The historic Fairmont Hotel Vancouver is often referred to as the ‘Castle in the City’. Its iconic downtown address situates this hospitality offering in a central location, close to some of Vancouver’s biggest cultural and entertainment gems.
To update the luxurious Fourteenth Floor Heritage Suites of this historic hotel, the CHIL Interior Design team — the hospitality studio of architecture firm B+H — drew inspiration from a former era defined by luxurious travel, visiting monarchs, elaborate garments, brocade fabrics, and royal tapestries. The design commemorates the city’s monumental Royal Visit by King George VI and Queen Elizabeth, who stayed at the Fairmont Hotel Vancouver during it’s grand opening in 1939.
Restoring this heritage property required a meticulous and thoughtful approach. Traces of its prominent past as a premiere railway hotel can be found in simple details and elegant flourishes. It was imperative the design celebrate the property’s historical significance while selectively updating elements to their original grandeur to appeal to the sensibilities of today’s modern traveler.
The design vernacular is decidedly intricate, opulent, and sumptuous. Guests are immediately enchanted upon arrival at the refurbished elevator lobby, which features the gates originally used to secure the King’s and Queen’s quarters. Updates to the corridors include new carpeting and marble flooring, fresh wall coverings, restored millwork, and updated lighting fixtures.
CHIL Principal and Design Lead Adèle Rankin offers more insights about the design language, which deftly knits together a contemporary approach with sensitivity to the Fairmont Hotel Vancouver’s rich history:
“The hotel was built as the final destination in the Canadian Pacific Railway’s development in 1939. Some of the hotel’s first visitors were the King and Queen so the hotel is tied into the romance of rail travel, the heritage and cultural significance of the building.
“The style is classically contemporary. We layered the look and design of the hotel rooms to reflect the opulence of that era, but at the same time we didn’t want to just create a time capsule. We were very clear that we had to update the look – this is something that we’ve done with other Fairmont properties. It is a fine balance between respecting the heritage and updating it.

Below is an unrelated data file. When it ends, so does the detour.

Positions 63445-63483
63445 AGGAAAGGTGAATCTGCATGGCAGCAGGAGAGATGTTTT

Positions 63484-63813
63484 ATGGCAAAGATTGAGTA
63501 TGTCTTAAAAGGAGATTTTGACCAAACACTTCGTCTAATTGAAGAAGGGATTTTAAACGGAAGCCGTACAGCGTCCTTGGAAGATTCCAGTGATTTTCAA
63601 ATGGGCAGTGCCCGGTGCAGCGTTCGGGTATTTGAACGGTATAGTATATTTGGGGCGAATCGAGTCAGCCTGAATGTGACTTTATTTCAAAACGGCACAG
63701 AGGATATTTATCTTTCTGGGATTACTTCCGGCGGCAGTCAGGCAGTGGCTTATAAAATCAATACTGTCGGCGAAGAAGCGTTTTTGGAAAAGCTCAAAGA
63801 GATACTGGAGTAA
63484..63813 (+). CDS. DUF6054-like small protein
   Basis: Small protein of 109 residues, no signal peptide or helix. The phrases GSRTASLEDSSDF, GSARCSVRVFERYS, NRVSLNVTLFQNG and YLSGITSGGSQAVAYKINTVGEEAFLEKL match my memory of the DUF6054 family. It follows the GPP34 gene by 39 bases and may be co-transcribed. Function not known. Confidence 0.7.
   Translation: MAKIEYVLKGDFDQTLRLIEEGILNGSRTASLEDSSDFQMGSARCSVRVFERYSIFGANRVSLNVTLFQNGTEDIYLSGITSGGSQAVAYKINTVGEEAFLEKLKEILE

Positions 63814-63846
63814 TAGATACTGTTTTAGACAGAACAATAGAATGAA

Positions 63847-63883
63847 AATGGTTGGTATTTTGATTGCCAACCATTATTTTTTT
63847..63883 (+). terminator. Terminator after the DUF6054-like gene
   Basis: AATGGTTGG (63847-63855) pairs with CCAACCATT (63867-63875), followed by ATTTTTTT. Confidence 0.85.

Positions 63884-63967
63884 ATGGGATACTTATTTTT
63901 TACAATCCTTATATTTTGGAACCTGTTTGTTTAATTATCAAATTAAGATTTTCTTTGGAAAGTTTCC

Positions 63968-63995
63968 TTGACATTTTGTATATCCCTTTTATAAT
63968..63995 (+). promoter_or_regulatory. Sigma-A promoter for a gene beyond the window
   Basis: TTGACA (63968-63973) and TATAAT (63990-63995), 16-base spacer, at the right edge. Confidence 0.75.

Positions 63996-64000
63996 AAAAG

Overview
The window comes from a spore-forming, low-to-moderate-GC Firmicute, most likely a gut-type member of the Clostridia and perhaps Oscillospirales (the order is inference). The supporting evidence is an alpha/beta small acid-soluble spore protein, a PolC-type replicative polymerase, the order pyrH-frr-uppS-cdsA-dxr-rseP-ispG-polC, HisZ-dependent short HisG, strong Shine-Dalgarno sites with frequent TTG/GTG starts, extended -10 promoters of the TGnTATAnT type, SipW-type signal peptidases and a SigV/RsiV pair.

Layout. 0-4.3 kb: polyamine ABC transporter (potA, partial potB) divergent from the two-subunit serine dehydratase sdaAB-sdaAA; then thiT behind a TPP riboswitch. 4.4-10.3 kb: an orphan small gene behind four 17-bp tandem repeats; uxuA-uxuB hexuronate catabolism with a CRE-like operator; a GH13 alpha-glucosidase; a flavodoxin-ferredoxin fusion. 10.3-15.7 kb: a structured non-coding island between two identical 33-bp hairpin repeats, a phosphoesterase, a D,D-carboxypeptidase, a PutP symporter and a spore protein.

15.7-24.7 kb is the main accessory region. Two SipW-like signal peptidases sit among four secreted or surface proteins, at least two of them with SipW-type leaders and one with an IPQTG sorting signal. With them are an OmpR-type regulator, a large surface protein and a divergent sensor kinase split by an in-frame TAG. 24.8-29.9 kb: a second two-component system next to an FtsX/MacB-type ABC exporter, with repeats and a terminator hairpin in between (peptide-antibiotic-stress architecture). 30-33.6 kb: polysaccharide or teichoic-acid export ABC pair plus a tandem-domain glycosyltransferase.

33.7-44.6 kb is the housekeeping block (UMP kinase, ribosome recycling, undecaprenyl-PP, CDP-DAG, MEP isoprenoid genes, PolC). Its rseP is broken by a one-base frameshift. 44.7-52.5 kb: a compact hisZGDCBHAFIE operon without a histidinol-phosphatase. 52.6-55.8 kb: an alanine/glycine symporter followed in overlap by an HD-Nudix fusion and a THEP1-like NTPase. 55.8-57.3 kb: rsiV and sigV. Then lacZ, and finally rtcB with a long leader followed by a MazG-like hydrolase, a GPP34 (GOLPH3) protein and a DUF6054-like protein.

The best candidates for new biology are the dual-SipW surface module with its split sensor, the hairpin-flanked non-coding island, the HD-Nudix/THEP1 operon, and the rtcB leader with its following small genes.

“On the fourteenth floor they have two very distinct suites – the Royal Suite and the Lieutenant Governor’s suite. With the Lieutenant Governor’s Suite we leaned into an art deco feel that was very dramatic and lush. We pushed the boundaries of patterns, layers and styling so that it became distinct and reflected what they use it for – premier suites that people not only sleep in but they also entertain in.
“The Royal Suite is used for visiting royals and the interiors reflect that. As a foil, it’s much lighter, feminine, more regal, and tonally more opulent. We really leaned into the décor of the time, with a rich, saturated palette.
“Our aim was to restore a lot of the character that exists in these suites, but also in the elevators and lobby spaces. We restored a lot of original features such as the Royal rotunda space which we laid with marble. We also worked with an artisan contractor to make detailing in the suites consistent. They created custom mouldings where they had patches missing.
“The more modern elements can be seen in the bathrooms. In many of the bathrooms, we went for a very clean palette, with white marble tiles and light-up electric mirrors. Everything is very clean and unadorned, which works as a complement to the more detailed furnishings in the rest of the suite.
“The hotel gave us very beautiful classic bones to work with. With these suites, we were able to find that middle ground between traditional and contemporary which is so important for a heritage hotel of such significance.”